In any sport, I judge the games I watch by what it takes to distract me. For example, it's easy to see that Game 7 of the '03/'04 Eastern Conference Semifinals between the Ottawa Senators and Toronto Maple Leafs was a big one because I wouldn't let myself leave to go to the bathroom until the period breaks. By contrast, the USC/Hawaii football game on ESPN yesterday was relatively unimportant, because I wound up talking on the phone midway through the second quarter. When you put all of these things together, you wind up with an accurate scale of which games you've watched were actually worth the time.
With that in mind, what follows is an incomplete list of things that distracted me from today's tilt in Anaheim:
- Call from a telemarketer
- A streetlamp outside my window
- Wondering if that sound is a cicada or a cricket
- The Shawshank Redemption
- Looking at my tile floor and thinking that, from one vantage point, the stripes look vertical, but from another, they're horizontal
- The Royals
Biggest Contribution: Julio Mateo, +5.4%
Biggest Suckfest: Jeff Harris, -25.4%
Most Important Hit: Torrealba out, -7.9%
Most Important Pitch: Kotchman homer, -19.4%
Total Contribution by Pitcher(s): -20.1%
Total Contribution by Hitters: -39.5%
Indications that this was a bad game:
- The starter was gone after three innings
- Greg Dobbs had the best day of any Mariner hitter
- Nobody put up a rating at or above +10%
- The Mariners began the game needing a sum rating of -48.4% to ensure a loss. They ended up with a sum rating of -59.6%, meaning that they essentially sucked more than they had to.
- Dave Hansen made an appearance
Team Winning Percentage When The Following Players Appear In A Game:
Correction! Shigetoshi Hasegawa is actually the angel of death, as the team wins (roughly) just one of every five games in which he pitches. So the next time you get home and turn on the M's game, just as you'd feel good if you saw Eddie Guardado on the hill (83% wins), if you see Hasegawa, you should automatically assume that things have gone poorly.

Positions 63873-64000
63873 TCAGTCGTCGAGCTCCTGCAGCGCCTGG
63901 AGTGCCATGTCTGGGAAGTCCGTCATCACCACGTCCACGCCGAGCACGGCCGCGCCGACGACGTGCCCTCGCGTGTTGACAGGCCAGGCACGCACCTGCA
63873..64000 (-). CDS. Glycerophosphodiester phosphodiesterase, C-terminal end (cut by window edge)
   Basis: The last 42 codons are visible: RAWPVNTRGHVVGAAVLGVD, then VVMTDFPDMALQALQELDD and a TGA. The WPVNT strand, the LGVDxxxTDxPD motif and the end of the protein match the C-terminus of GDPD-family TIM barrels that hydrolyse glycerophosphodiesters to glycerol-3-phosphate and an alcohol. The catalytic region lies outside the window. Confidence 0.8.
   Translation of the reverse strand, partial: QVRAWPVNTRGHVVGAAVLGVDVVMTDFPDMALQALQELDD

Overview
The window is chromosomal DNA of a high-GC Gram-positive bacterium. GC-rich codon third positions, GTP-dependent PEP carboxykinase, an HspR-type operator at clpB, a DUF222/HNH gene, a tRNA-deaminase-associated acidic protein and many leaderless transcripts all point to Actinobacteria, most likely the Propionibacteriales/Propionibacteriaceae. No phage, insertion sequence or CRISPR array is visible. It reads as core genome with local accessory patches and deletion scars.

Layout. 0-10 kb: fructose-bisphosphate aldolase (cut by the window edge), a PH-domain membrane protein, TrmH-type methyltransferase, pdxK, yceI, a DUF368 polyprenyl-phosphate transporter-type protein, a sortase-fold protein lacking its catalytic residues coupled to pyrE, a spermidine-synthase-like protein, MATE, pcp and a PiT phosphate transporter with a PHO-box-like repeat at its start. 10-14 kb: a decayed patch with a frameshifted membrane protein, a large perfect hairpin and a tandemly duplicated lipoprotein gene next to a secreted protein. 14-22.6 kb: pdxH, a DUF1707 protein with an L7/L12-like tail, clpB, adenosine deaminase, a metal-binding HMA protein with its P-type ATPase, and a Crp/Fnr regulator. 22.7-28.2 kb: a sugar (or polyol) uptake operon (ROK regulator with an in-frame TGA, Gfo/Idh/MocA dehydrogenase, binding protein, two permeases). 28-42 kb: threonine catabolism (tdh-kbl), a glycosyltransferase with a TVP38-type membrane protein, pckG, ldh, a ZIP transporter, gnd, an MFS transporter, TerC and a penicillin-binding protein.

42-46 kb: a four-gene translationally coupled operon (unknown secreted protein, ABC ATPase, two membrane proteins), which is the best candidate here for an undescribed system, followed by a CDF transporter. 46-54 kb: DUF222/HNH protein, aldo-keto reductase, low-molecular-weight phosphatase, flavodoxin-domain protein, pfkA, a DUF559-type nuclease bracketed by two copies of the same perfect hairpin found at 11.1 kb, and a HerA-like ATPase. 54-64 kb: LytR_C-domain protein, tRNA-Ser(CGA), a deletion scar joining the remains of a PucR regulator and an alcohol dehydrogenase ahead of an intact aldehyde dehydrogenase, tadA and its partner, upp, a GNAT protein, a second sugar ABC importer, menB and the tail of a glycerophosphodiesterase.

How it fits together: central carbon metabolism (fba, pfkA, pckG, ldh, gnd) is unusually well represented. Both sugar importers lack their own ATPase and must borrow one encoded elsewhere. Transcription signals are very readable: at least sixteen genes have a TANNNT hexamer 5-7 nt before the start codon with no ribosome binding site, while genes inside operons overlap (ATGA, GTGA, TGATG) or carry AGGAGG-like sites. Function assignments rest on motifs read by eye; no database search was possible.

Matt Thornton's also had some pretty bad luck, which makes you wonder: does Thornton pitch in games the Mariners won't win, or will the Mariners not win those games because Thornton pitched? In the words of Grandpa Simpson, "A little from Column A, and a little from Column B."
As indicated by the graphic embedded in the win expectancy chart, Jeff Harris had a spectacular return to Earth today, allowing five runs on six hits (two homers) in just three innings of work. Let's play a little game of Guess The Pitcher!
If you guessed Aaron Sele, Jeff Harris, and Ryan Franklin, give yourself a prize. You really know your terror. Of the three, Harris has the worst peripherals - defense is the only reason his ERA isn't hovering in the mid-5's. To make things worse, early indications are that I was totally off-base when I said that he could have a future as a righty-killer out of the bullpen:
vs. RHB: .295/.358/.557 (61 AB)
vs. LHB: .148/.258/.222 (54 AB)
As it turns out, his borderline sidearm motion doesn't so much confuse right-handed batters as it does endow them with the powers of Zeus, while non-Kotchman lefties have inexplicably struggled to pick up the ball out of his hand. Which makes you think, "Well, maybe he could be a lefty-killer instead," until you realize that there isn't a manager in the world who'd feel comfortable bringing in a right-handed near-sidearmer to retire a big lefty bat in a critical situation. The difference between these splits is going to shrink over the rest of the season, as it's unlikely that Harris is one of the few pitchers in baseball with reverse platoon tendencies, but for Harris to get himself on the team's long-term radar, he either needs to impress out of the rotation or impress against right-handed batters, and so far he's done neither. I'm forever thankful that he's gotten the opportunity to pitch in the Majors (and I'm sure he is, too), but he's not really helping himself.
Yuniesky Betancourt's line against right-handers (caution: sample size) : .202/.235/.255
Somebody please explain to me why Mike Hargrove continues to pinch-hit for Yorvit Torrealba, rather than Betancourt, in the late innings of close games. The guy's defense is phenomenal, but he can't make a diving stop when he's up to bat. I still think he'll turn out to be better than replacement level at the plate, but it's becoming increasingly clear that that won't happen this year, so if Hargrove wants to win these baseball games (which we can only assume he does), he needs to realize that letting Betancourt soak up a bunch of plate appearances isn't helping anyone. Given that Grover batted Betancourt behind Torrealba in the lineup today, the pinch-hitting decision in the ninth is all the more strange.
There was some confusion in the top of the sixth, when Bartolo Colon was suddenly removed from the game for no apparent reason, but sources have told me that the family of illegal immigrants Colon was smuggling in his belly started getting claustrophobic.
Afternoon game tomorrow, as Felix himself takes on Joe Blanton at 1:05pm your time.